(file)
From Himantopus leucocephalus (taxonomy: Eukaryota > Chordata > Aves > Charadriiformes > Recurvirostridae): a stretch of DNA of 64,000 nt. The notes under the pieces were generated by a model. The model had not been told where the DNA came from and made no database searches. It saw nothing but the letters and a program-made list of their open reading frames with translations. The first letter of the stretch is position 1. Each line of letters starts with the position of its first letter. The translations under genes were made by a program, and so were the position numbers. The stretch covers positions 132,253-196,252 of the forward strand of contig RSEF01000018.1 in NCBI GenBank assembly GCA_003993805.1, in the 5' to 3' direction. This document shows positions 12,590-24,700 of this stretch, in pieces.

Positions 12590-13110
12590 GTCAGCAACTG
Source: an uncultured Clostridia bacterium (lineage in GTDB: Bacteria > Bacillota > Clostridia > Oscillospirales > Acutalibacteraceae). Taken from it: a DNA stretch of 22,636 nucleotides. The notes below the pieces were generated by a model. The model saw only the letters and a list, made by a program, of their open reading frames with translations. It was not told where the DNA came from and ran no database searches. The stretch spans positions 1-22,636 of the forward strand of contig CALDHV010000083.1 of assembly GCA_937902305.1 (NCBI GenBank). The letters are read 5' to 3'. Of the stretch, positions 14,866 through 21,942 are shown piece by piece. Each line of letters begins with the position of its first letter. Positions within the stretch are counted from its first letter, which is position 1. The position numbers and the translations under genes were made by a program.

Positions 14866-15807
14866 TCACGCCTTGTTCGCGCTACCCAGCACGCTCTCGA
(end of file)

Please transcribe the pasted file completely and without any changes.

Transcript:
From Himantopus leucocephalus (taxonomy: Eukaryota > Chordata > Aves > Charadriiformes > Recurvirostridae): a stretch of DNA of 64,000 nt. The notes under the pieces were generated by a model. The model had not been told where the DNA came from and made no database searches. It saw nothing but the letters and a program-made list of their open reading frames with translations. The first letter of the stretch is position 1. Each line of letters starts with the position of its first letter. The translations under genes were made by a program, and so were the position numbers. The stretch covers positions 132,253-196,252 of the forward strand of contig RSEF01000018.1 in NCBI GenBank assembly GCA_003993805.1, in the 5' to 3' direction. This document shows positions 12,590-24,700 of this stretch, in pieces.

Positions 12590-13110
12590 GTCAGCAACTG
Source: an uncultured Clostridia bacterium (lineage in GTDB: Bacteria > Bacillota > Clostridia > Oscillospirales > Acutalibacteraceae). Taken from it: a DNA stretch of 22,636 nucleotides. The notes below the pieces were generated by a model. The model saw only the letters and a list, made by a program, of their open reading frames with translations. It was not told where the DNA came from and ran no database searches. The stretch spans positions 1-22,636 of the forward strand of contig CALDHV010000083.1 of assembly GCA_937902305.1 (NCBI GenBank). The letters are read 5' to 3'. Of the stretch, positions 14,866 through 21,942 are shown piece by piece. Each line of letters begins with the position of its first letter. Positions within the stretch are counted from its first letter, which is position 1. The position numbers and the translations under genes were made by a program.

Positions 14866-15807
14866 TCACGCCTTGTTCGCGCTACCCAGCACGCTCTCGA